Multiple lines of evidence suggest climate change will result in increased precipitation variability and consequently more frequent extreme events. These hydroclimatic changes will likely have significant socioecological impacts, especially across water-limited regions. Here we present an analysis of daily meteorological observations from 1976 to 2019 at 337 long-term weather stations distributed across the western United States (US). In addition to widespread warming (0.2 °C ± 0.01°C/decade, daily maximum temperature), we observed trends of reduced annual precipitation (−2.3 ± 1.5 mm/decade) across most of the region, with increasing interannual variability of precipitation. Critically, daily observations showed that extreme-duration drought became more common, with increases in both the mean and longest dry interval between precipitation events (0.6 ± 0.2, 2.4 ± 0.3 days/decade) and greater interannual variability in these dry intervals. These findings indicate that, against a backdrop of warming and drying, large regions of the western US are experiencing intensification of precipitation variability, with likely detrimental consequences for essential ecosystem services.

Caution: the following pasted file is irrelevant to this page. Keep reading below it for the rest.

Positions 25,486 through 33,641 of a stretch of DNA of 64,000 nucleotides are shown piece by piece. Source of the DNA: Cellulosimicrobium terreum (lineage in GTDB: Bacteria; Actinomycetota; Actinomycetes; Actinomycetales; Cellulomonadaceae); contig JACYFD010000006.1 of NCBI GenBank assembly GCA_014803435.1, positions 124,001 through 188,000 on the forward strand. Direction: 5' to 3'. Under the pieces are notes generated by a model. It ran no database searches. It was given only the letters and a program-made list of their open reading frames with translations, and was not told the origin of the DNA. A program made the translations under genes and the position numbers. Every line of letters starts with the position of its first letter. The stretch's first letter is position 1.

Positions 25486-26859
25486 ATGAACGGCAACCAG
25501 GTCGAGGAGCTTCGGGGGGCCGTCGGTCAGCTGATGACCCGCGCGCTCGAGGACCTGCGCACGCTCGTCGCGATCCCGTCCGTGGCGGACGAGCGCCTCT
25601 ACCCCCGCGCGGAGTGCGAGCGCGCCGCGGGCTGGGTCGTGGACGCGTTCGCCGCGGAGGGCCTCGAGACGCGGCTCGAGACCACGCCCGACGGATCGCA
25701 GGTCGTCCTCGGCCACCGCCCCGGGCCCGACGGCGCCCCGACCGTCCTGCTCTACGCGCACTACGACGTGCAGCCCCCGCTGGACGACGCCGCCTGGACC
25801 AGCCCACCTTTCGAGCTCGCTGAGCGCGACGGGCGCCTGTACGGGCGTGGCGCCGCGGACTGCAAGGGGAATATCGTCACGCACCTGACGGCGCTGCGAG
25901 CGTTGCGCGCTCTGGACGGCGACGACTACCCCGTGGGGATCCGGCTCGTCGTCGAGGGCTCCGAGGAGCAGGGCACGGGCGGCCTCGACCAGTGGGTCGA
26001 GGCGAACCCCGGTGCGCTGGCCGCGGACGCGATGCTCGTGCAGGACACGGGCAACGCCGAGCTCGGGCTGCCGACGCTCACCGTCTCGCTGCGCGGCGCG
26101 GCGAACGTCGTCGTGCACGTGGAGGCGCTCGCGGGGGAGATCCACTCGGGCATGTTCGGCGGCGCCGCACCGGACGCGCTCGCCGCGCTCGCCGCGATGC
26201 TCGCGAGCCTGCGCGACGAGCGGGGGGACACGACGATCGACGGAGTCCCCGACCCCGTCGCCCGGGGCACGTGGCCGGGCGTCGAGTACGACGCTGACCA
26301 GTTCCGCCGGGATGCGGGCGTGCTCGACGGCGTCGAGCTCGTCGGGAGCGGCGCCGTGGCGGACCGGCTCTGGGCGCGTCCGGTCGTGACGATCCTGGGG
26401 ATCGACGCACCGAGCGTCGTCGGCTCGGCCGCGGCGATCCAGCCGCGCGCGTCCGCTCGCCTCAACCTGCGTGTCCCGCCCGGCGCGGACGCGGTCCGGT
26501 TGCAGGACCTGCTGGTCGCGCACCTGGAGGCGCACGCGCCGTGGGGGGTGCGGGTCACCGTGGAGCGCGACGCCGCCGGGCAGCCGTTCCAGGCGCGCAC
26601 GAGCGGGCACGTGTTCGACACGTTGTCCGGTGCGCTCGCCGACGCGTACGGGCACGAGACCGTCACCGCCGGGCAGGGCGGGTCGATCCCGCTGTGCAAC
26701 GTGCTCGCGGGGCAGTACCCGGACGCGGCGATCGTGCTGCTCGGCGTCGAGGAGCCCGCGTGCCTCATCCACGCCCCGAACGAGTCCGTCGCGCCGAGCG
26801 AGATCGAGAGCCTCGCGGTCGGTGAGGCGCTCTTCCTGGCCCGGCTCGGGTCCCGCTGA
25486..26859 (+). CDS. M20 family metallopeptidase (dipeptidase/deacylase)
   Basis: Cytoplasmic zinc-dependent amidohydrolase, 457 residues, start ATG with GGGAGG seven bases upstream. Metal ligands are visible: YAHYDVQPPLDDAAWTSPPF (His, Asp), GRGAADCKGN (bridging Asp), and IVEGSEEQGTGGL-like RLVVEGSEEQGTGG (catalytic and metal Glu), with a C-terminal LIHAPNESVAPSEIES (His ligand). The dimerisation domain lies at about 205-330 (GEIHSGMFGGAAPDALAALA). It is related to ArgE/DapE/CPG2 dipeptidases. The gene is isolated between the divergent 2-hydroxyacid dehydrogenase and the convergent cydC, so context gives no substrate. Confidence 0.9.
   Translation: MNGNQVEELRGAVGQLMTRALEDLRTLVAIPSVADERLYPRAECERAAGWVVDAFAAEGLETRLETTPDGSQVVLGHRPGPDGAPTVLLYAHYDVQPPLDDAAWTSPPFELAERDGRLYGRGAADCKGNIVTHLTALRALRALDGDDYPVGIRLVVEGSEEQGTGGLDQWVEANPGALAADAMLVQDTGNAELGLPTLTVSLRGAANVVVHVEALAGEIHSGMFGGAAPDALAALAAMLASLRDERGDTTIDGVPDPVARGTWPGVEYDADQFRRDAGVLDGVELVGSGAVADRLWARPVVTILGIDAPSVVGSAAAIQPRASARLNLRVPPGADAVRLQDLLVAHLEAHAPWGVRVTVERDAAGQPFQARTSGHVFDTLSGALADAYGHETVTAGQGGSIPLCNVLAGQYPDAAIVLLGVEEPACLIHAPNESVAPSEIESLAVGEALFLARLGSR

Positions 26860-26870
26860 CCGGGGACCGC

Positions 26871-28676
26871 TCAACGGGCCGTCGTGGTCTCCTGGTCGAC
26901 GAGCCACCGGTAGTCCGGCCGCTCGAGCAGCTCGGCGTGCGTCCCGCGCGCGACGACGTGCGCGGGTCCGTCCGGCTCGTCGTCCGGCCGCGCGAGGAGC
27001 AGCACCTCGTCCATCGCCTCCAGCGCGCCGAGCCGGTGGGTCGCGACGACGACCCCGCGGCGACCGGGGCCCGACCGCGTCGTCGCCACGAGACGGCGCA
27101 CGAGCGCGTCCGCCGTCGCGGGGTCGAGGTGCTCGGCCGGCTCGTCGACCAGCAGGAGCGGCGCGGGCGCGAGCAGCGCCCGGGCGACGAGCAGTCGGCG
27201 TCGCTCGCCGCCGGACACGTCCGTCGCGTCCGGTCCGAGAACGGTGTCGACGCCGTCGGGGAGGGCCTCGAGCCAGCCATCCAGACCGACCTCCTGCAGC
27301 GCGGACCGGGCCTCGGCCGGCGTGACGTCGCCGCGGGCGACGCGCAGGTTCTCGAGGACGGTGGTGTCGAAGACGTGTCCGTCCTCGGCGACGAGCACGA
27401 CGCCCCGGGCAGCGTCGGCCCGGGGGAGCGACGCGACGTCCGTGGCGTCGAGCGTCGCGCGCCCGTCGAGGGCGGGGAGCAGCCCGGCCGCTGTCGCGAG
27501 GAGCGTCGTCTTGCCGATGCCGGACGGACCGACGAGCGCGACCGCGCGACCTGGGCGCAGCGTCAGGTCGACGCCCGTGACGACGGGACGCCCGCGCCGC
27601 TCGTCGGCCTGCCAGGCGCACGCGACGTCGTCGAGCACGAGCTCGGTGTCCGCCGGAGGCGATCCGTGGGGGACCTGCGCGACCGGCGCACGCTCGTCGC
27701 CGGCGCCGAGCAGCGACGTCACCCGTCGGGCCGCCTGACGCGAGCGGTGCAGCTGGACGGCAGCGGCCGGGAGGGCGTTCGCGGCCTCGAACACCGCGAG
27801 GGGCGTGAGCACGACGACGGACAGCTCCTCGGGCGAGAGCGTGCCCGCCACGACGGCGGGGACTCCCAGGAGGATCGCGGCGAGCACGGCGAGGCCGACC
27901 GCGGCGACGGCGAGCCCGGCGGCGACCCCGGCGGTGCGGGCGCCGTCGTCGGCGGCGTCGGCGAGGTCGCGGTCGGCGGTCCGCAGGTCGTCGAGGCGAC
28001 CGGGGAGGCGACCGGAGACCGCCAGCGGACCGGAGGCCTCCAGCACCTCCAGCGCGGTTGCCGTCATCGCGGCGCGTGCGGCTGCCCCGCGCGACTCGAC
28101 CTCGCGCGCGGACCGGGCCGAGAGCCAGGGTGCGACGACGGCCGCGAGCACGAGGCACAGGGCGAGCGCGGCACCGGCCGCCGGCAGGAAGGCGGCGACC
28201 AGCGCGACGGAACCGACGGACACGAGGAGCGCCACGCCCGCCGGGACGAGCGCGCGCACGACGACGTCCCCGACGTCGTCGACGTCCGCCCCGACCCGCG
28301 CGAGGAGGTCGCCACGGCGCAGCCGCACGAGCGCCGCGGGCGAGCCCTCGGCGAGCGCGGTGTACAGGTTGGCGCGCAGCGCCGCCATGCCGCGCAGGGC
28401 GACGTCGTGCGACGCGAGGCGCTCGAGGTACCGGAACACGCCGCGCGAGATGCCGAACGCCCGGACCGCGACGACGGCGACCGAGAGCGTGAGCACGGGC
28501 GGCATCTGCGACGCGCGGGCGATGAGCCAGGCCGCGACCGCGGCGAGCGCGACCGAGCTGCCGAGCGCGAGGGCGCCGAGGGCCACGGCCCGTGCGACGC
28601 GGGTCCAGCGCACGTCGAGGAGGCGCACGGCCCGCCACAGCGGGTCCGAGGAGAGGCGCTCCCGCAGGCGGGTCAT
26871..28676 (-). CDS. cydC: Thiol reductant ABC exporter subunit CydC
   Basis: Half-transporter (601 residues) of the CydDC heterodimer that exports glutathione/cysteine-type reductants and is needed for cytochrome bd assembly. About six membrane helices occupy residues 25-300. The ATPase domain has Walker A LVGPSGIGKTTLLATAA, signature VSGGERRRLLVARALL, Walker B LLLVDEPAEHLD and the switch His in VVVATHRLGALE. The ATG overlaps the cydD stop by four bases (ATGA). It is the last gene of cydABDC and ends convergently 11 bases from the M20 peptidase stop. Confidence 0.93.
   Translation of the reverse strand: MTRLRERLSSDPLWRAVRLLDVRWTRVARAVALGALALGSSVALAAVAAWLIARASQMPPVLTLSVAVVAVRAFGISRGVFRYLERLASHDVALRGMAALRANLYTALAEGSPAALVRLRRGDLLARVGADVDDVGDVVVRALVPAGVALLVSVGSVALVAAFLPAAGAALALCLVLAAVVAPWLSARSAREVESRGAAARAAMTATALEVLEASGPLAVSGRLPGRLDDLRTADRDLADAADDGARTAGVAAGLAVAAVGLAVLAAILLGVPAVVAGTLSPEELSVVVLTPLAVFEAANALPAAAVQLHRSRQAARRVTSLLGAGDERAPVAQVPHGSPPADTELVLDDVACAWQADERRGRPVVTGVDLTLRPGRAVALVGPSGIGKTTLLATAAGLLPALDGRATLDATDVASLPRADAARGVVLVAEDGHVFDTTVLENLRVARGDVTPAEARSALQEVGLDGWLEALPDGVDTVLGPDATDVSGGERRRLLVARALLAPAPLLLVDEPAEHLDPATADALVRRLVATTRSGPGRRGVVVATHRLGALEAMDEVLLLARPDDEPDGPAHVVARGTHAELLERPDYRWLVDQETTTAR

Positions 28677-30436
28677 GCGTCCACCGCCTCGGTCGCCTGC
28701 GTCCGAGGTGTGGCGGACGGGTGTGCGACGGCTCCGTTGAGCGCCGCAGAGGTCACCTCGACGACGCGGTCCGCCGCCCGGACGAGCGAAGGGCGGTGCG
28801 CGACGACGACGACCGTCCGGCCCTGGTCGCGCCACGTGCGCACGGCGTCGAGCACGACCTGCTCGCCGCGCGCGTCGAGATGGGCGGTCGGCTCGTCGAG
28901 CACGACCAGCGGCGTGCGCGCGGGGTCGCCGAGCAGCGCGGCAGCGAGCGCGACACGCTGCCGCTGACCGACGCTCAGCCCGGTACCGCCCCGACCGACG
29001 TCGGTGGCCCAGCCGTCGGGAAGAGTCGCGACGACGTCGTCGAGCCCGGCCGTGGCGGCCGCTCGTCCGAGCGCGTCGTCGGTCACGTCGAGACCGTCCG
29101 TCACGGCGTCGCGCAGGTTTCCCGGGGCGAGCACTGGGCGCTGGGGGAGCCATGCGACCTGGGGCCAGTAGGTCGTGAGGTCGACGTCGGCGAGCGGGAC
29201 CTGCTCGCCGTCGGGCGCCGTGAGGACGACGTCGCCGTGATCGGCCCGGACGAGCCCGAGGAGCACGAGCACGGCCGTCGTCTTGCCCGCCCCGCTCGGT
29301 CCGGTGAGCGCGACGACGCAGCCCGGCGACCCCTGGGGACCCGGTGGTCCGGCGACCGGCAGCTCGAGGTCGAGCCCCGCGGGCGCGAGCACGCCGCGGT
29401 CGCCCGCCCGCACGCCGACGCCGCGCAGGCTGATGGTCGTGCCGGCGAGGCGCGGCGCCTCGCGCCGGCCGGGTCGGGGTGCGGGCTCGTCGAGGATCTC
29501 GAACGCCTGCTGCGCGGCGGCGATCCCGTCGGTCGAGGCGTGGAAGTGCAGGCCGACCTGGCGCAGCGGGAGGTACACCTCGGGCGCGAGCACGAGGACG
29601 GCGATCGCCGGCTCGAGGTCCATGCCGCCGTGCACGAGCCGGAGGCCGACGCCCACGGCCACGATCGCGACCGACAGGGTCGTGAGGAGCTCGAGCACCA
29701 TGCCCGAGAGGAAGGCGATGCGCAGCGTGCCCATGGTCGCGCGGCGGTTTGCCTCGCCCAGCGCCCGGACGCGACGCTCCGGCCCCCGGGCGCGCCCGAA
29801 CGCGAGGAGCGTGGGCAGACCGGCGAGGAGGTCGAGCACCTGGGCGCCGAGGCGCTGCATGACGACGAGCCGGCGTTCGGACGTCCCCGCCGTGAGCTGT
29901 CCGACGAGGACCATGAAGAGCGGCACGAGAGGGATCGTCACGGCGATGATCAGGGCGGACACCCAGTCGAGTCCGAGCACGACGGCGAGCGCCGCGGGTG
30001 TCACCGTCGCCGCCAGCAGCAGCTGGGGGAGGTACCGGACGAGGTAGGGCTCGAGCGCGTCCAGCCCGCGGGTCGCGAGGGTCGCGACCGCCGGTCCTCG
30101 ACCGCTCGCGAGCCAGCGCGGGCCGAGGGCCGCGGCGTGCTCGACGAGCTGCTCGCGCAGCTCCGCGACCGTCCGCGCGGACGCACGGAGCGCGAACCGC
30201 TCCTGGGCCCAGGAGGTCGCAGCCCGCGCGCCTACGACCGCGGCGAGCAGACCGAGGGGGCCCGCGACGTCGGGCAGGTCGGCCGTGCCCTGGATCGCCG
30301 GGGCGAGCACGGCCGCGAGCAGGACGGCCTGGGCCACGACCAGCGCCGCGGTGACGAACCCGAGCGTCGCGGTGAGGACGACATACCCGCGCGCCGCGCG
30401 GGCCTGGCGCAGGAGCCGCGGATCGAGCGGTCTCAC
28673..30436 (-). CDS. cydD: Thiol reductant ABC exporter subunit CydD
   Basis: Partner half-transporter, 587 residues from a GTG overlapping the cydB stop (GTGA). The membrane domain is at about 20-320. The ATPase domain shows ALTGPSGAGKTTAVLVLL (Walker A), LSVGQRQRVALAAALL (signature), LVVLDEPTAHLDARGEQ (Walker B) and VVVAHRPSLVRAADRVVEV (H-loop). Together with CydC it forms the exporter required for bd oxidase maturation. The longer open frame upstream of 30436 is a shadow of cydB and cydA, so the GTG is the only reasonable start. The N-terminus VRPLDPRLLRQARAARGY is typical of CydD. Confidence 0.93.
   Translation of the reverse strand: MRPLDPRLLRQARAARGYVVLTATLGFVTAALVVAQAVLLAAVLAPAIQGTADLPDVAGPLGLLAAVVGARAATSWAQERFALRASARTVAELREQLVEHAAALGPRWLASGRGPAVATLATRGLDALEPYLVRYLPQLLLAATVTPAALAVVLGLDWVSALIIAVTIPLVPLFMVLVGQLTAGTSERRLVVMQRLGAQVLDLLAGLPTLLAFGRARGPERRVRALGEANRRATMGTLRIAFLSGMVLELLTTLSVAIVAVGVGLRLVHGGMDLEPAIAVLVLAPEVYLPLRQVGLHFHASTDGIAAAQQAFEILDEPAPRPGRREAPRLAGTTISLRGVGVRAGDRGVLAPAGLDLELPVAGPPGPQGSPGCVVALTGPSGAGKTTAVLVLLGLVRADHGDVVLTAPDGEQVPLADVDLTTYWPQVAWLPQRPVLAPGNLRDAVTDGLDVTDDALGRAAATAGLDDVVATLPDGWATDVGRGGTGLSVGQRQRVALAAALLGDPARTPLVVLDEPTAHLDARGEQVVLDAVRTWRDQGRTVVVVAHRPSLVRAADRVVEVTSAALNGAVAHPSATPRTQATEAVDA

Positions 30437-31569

ASJC Scopus subject areas
- Earth and Planetary Sciences(all)